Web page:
How To Eat To Beat Bloat, According To A Nutritionist

When the first days of summer made their long-awaited appearance, you probably had the best of intentions when it came to your diet: lots of fruits, veggies, lean protein, and low-calorie alcohols. But if three months of exactly the opposite (hello, burgers, fries, and beer) have left you a little, well, bloated, who can blame you?! You were just living your best life. 

Still, it can be discouraging, and actually physically painful, to feel like your belly is always poking out and doubling in size after you eat certain meals. It probably makes you swear off all your favorite foods, at least temporarily, before a 2am craving hits and you start the cycle all over again. The good news, though, is that you probably don’t have to eat less to get rid of bloat. You may just have to make different food and drink choices, and not all of them are boring!

To make sure you get the absolute best anti-bloating advice—and are able to zip up your favorite pair of high-waisted jeans now that fall is upon us—we chatted with Monica Auslander Moreno, RD, and nutrition consultant for RSP Nutrition. Here’s what she had to say about beating bloat . 

First, Make Sure You Don’t Have Any Major GI Issues

If you’re a victim of cruel and painful gas and bloating nearly every time you eat, the solution could be a matter of eating differently—but you could also have an underlying medical issue that needs addressing. “Visit a GI doctor to rule out a medical cause, like IBS, SIBO, or lactose intolerance that could potentially require medication or further workup, and firm up a diagnosis so you know how to leverage your food intake,” suggests Moreno. 

If you do test positive for one of these conditions, your doctor may prescribe you medication and suggest you try certain diets to see how they make you feel. Dr. Moreno adds, “If you’re diagnosed with irritable bowel syndrome (IBS), for example, there’s a pretty concrete protocol we employ to help clients identify their own bloat triggers (it’s called the FODMAP diet) but it must be done under a dietitian’s supervision, because it’s incredibly meticulous and nuanced.”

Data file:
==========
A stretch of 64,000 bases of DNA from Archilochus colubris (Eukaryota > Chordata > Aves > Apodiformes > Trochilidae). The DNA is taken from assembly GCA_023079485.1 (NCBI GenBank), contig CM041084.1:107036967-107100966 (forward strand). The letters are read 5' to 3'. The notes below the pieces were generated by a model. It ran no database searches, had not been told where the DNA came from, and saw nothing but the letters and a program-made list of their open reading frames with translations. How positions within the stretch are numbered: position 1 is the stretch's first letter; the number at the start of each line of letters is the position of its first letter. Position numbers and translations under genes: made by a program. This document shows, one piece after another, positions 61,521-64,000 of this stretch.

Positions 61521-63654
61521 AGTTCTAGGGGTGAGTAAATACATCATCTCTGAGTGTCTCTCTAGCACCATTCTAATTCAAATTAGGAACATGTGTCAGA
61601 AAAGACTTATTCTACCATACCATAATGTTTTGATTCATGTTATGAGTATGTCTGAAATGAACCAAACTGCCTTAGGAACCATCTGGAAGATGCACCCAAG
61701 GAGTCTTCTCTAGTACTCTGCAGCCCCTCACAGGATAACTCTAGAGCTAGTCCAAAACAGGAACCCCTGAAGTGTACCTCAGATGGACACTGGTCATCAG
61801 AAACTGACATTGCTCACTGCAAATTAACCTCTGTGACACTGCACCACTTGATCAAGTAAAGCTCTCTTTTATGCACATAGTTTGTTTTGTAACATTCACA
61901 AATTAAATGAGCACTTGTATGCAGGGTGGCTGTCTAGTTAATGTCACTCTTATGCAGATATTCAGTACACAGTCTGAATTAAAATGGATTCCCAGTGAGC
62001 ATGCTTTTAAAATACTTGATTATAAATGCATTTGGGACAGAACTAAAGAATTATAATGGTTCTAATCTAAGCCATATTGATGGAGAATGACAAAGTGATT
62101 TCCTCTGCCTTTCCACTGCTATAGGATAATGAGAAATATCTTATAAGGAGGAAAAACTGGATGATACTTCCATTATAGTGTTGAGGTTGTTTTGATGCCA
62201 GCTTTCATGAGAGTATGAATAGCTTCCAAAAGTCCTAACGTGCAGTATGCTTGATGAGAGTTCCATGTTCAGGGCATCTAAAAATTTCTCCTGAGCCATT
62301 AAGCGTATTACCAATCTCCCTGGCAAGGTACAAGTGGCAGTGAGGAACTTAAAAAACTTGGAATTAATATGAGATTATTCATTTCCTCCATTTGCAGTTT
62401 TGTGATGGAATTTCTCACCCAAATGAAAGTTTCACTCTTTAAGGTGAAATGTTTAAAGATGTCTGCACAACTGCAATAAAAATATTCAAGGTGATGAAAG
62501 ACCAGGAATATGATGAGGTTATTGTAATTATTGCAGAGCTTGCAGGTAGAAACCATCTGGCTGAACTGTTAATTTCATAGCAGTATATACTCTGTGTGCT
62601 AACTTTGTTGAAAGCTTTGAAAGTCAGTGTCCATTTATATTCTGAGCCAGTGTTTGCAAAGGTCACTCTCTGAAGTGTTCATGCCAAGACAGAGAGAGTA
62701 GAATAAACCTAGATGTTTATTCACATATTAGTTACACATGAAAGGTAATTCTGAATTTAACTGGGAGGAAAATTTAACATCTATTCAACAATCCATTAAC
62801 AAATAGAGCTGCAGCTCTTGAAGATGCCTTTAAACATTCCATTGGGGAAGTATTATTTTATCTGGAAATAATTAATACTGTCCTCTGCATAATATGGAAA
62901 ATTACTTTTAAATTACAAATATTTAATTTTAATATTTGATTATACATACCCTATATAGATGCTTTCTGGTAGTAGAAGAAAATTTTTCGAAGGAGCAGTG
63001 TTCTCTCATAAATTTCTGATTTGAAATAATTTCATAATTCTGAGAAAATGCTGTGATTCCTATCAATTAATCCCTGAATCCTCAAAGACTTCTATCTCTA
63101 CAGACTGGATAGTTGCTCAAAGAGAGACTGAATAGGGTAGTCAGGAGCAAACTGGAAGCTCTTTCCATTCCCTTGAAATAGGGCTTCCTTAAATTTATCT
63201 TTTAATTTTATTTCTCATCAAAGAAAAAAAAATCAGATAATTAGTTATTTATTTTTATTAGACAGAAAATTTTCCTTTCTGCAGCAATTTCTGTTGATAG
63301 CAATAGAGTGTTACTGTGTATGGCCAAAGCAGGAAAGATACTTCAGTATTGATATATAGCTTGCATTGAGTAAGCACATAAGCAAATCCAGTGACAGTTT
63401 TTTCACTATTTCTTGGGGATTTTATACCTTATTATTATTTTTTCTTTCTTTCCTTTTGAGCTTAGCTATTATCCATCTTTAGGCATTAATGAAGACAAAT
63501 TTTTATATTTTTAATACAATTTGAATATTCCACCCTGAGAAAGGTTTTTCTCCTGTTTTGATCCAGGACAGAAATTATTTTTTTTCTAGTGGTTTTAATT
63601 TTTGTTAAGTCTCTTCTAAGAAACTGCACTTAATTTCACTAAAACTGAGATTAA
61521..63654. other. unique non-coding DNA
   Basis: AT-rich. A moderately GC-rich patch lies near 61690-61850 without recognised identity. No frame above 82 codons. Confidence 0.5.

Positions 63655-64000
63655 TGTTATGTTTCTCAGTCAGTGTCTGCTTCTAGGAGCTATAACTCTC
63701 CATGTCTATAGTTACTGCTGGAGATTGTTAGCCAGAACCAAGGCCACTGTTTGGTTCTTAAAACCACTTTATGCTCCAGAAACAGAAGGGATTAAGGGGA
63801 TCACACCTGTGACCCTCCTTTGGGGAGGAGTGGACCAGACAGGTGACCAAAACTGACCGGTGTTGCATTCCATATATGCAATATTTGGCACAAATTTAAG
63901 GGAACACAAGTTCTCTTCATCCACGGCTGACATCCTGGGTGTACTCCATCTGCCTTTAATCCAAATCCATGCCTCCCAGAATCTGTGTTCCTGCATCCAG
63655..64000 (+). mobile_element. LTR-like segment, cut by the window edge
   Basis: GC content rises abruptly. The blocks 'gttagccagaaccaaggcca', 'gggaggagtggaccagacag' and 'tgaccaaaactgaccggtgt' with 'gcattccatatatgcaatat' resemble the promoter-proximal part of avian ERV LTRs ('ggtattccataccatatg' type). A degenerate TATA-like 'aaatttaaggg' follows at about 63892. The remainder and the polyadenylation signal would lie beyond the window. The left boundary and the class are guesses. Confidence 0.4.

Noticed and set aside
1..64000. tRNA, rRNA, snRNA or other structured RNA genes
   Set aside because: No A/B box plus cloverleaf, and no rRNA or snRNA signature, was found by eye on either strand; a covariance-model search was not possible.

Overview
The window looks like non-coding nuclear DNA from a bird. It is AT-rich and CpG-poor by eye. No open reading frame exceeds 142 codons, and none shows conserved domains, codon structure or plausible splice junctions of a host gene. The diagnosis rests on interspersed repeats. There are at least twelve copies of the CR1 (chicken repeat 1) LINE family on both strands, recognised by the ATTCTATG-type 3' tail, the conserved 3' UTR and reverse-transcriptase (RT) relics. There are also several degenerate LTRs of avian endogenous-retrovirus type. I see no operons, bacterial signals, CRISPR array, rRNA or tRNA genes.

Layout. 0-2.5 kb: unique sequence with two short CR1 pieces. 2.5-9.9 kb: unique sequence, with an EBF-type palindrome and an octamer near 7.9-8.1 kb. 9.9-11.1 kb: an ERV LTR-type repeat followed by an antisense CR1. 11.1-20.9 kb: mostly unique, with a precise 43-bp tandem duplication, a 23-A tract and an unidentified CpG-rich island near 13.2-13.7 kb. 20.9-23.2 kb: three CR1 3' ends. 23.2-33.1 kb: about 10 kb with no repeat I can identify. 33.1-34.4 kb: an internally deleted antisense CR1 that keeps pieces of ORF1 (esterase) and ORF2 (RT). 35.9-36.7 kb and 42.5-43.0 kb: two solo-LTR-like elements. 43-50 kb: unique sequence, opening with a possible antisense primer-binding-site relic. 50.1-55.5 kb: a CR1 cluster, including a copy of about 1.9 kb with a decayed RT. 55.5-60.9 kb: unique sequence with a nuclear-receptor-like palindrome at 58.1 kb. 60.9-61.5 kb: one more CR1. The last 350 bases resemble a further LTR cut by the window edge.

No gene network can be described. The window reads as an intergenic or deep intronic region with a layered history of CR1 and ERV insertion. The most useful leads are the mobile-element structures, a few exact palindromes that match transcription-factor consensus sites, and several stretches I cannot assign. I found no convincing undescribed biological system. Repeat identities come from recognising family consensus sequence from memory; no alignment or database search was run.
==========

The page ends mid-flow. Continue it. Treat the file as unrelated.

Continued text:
Keep A Food Symptom Diary

If a doctor confirms you don’t have any GI issues (or your bloating isn’t actually severe enough to visit one), start keeping a food symptom diary to figure out which foods are causing the bloat in the first place. “Common bloat triggers include caffeine, alcohol, carbonated drinks, artificial sweeteners, chewing gum, vegetables like brussels sprouts, cauliflower, broccoli, legumes (beans), corn and popcorn, spicy foods, high salt foods, sugary foods, fried foods, leeks, onions, garlic, deli meats, jerusalem artichokes, and apples,” Moreno says. 

While that (very long) list is a great place to start when it comes to identifying bloating culprits, everyone’s different. Just because your friend gets massive bloat after her daily jerusalem artichoke (as an important sidenote, we’re pretty sure jerusalem artichokes aren’t the problem for most people), doesn’t mean you will. The most important thing is that you pay close attention to what your triggers look like.

Before you freak out about having to give up caffeine and alcohol forever, it’s worth paying attention to times of day when you get more bloated—and how much of certain foods you have to eat before you get bloated—because it’s not always the actual food that’s the problem. “Everyone’s bloat triggers can be different, and some people notice they’re more likely to bloat if they even eat a certain food at a different time of day, or that they have a certain threshold with bloaty foods,” Moreno says. “Maybe you’re fine with half a cup of beans, for example, but not a whole cup.”

Load Up On Water

Now, let’s get to the good part: exactly what to eat and drink to beat bloat in the first place. When it comes to beverage choices, ditch the beer and diet soda and load up on water and herbal teas instead—specifically mint and ginger teas. 

And as we say goodbye to summer, take advantage of the final days of melon season to get rid of the little pooch. “Go for snacks high in water content and low in bloat potential, like cantaloupe, papaya, and honeydew,” suggests Moreno. Another helpful anti-bloat agent? Yogurt. Or if you and dairy don’t exactly get along, a lactose-free yogurt. “Try a lactose-free kefir, which is yogurt-like drink packed with probiotics,” says Moreno.  

Bloating, while unappealing and uncomfortable, happens to the best of us. So if this is you lately, don’t beat yourself up! Beating bloat could be as simple as eliminating a few foods and adding new ones in. You’ll be zipping up those high-waisted jeans again in no time. 

Images: Mike Mayer / Unsplash